Health risks of snoring
Snoring is a prevalent occurrence during sleep, yet many individuals tend to disregard it or even consider it as an indication of sound slumber. However, this perception is incorrect. When one drifts into slumber, the muscles in their mouth, tongue, and throat tend to loosen, leading to a potential narrowing of the airway. It is in this state that snoring can arise.
Snoring is strongly associated with sleep apnea (also known as apnea). During sleep, you may frequently experience loud snoring or even wake up due to airway obstruction. In the morning, you may feel dizzy and have a headache along with dry mouth, fatigue, and daytime drowsiness. It is crucial to pay attention to these symptoms and promptly seek sleep monitoring at a hospital. This is important because there is a high likelihood of having obstructive sleep apnea.
About Obstructive Sleep Apnea (OSA)
Description of the phenomenon of confirmed OSA
The snoring that occurs during the process of falling asleep is not only characterized by its loudness, but it is also accompanied by the absence of breathing out. This is followed by another round of snoring after a dozen or even dozens of seconds. This pattern is medically identified as obstructive sleep apnea, which is characterized by episodes of breath-holding following a few snores.
During 7 hours of sleep, apnea or hypoventilation reaches 30 times or more. Or apnea up to 5 times per hour for more than 10 seconds each time.
Gender: Men are about two to eight times more likely to get OSA than women
Obesity: Those who are greater than 120% of their ideal body weight are more at risk
Neck circumference: Men who have neck circumference over 17 inches (43 cm) and women who have who neck circumference over 15 inches (38 cm)
Retrognathia or Micrognathia
Special genetic disorders: Such as Treacher Collins, Down syndrome, Aperts syndrome, achondrophasia
Endocrine disorders: Such as hypothyroidism, acromegaly.
Alcohol, tranquilizers and sleeping pills
Sleep apnea is a major contributor to a range of chronic illnesses and is strongly linked to the increased risk or worsening of numerous chronic conditions like hypertension, diabetes, and coronary artery disease. It leads to excessive daytime sleepiness, insomnia at night, loud snoring, unusual movements during sleep, cognitive impairment, alterations in personality, sexual dysfunction, morning headaches, and in severe cases, premature death. OSA is closely related to both your physical health and quality of life.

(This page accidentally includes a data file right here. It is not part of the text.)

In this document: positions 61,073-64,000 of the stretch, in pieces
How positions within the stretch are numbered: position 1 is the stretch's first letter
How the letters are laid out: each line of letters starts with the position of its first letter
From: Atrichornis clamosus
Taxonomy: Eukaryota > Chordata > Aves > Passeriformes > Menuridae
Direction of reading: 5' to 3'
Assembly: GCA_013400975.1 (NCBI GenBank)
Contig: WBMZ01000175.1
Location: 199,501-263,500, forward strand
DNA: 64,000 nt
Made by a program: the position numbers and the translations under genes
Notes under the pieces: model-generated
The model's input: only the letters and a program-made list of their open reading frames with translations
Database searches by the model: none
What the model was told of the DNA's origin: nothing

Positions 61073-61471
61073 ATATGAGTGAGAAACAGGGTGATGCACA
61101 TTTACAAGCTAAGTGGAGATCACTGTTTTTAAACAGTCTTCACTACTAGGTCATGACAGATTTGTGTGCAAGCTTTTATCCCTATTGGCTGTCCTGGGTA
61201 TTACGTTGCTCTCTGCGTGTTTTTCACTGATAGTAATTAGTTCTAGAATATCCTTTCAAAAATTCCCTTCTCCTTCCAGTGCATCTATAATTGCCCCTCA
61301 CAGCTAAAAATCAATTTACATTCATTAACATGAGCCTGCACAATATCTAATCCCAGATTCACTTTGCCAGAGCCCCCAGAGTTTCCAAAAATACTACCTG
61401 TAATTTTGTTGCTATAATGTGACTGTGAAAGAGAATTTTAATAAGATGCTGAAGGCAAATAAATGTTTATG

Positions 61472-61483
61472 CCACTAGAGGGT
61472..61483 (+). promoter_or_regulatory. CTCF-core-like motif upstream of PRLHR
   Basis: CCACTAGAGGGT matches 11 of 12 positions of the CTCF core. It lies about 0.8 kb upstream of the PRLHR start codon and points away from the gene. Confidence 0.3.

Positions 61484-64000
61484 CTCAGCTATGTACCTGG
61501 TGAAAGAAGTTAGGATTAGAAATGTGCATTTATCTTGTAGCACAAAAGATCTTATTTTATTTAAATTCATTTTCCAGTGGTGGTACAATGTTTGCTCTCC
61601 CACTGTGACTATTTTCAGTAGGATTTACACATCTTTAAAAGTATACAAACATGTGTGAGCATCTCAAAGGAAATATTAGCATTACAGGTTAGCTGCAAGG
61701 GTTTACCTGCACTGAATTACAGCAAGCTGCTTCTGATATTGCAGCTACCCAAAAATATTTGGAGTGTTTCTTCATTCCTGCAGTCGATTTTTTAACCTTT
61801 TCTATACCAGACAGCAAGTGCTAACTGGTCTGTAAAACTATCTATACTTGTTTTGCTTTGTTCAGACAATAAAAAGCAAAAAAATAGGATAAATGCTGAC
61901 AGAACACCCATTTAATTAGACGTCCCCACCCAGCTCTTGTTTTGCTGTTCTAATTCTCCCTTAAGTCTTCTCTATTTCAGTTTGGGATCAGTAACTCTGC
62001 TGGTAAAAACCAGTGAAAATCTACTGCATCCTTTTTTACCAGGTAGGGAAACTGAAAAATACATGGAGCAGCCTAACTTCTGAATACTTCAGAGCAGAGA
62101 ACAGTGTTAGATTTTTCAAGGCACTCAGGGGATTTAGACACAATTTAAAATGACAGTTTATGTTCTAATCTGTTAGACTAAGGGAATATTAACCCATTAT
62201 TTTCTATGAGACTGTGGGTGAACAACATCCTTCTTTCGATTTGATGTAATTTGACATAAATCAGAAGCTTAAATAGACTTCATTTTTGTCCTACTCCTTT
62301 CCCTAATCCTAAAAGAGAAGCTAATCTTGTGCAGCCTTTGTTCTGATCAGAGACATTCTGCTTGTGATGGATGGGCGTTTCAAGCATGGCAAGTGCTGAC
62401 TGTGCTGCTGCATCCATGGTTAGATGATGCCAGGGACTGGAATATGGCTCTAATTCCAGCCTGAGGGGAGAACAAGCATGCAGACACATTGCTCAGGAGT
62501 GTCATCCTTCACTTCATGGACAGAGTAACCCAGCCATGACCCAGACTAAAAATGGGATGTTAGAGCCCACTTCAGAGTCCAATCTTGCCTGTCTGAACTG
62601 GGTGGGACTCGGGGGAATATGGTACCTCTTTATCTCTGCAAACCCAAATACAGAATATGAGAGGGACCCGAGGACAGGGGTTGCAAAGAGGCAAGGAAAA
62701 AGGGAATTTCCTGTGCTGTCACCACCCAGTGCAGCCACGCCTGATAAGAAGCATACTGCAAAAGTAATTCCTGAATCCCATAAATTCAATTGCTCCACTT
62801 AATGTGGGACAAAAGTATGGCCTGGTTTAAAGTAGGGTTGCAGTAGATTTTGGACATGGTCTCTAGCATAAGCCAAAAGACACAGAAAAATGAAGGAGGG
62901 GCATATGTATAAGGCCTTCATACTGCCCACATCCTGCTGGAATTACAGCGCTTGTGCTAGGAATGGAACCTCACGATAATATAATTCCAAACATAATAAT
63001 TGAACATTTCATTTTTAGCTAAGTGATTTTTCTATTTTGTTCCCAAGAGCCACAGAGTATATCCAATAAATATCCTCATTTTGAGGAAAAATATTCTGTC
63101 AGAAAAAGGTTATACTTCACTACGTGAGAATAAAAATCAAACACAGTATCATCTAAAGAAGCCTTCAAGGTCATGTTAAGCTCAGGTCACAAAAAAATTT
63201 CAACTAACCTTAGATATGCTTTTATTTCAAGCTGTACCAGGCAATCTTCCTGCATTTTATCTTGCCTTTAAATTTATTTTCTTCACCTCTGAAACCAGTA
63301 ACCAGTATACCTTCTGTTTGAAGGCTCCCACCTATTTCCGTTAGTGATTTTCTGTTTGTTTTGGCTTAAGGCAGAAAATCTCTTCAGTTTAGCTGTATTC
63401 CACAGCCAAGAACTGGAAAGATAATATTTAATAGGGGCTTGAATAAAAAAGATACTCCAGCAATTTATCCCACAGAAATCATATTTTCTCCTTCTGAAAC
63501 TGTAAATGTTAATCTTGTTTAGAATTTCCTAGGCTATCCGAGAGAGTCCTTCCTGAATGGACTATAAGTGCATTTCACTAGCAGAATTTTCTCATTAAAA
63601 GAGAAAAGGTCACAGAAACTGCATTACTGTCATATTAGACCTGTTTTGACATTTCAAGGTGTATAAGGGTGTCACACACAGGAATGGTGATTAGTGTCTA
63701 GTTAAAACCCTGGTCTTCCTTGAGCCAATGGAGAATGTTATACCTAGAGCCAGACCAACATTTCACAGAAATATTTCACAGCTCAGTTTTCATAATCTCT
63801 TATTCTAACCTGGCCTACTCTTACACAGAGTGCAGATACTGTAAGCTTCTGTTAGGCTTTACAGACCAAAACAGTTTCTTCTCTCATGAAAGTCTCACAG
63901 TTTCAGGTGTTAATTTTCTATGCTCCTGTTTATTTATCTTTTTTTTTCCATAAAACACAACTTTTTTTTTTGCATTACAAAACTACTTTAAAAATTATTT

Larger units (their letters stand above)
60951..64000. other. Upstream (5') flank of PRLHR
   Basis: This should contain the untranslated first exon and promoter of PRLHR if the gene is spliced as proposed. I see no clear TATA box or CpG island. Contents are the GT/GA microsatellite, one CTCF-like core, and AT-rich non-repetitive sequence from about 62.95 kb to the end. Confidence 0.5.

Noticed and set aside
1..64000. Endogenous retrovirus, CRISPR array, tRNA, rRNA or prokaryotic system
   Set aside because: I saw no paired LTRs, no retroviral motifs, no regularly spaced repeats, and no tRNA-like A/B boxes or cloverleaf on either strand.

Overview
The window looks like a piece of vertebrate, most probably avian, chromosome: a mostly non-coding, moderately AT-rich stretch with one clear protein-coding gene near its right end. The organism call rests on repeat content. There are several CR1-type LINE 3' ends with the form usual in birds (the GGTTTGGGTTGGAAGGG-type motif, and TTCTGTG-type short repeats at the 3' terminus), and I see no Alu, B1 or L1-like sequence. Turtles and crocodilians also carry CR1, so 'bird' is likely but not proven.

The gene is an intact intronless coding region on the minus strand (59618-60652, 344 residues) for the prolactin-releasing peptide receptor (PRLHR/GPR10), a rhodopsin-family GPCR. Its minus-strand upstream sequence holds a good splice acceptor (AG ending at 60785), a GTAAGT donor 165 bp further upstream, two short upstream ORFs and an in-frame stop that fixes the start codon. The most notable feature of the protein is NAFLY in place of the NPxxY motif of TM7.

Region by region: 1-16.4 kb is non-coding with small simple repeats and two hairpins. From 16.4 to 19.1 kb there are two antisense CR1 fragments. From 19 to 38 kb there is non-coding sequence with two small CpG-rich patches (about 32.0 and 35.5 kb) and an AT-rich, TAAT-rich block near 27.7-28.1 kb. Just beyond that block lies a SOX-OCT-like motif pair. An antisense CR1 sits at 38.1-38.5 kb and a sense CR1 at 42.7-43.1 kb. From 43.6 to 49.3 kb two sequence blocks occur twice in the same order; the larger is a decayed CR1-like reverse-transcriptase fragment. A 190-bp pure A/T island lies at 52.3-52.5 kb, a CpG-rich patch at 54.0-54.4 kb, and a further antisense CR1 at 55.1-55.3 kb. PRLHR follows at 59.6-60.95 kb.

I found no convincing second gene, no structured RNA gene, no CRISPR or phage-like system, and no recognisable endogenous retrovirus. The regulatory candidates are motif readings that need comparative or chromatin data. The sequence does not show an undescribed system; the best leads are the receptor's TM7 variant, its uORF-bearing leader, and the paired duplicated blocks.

Obstructive Sleep Apnea Syndrome (OSAS)
Loud snoring, fatigue, excessive daytime sleepiness, etc.
Restlessly shifting in bed, experiencing uncontrollable hyperactivity (without your awareness)
Waking up with suffocation during sleep
Waking up with headache, dry mouth, sore throat
Weight gain: Sleep apnea is associated with weight gain.
When the neck circumference is greater than 43cm for men and 40cm for women, they become a high-risk group.
No relief upon waking up even with adequate sleep time
Elevated blood pressure
Irritability, depression, irritability
Health self-assessment of OSA
If there are more than 3 items, you can be initially judged as a high-risk group for obstructive sleep apnea, and you need to seek medical attention and receive professional medical tests in time.
Users with mild to moderate obstructive sleep apnea or snoring can first try a Continuous Positive Airway Pressure (CPAP).
Among them, the auto continuous positive airway pressure (Auto CPAP) is currently the most popular model chosen by consumers because of the automatic pressure adjustment
If the user has moderate to severe obstructive sleep apnea with COPD, a Bilevel Positive Airway Pressure (BPAP) + Oxygen Concentrator can be used
If the user is diagnosed with central sleep apnea, BiPAP ST or CPAP should be used
Snoring - Recommended Products
Continuous Positive Airway Pressure
OSA - Recommended Products
+ Oxygen Concentrator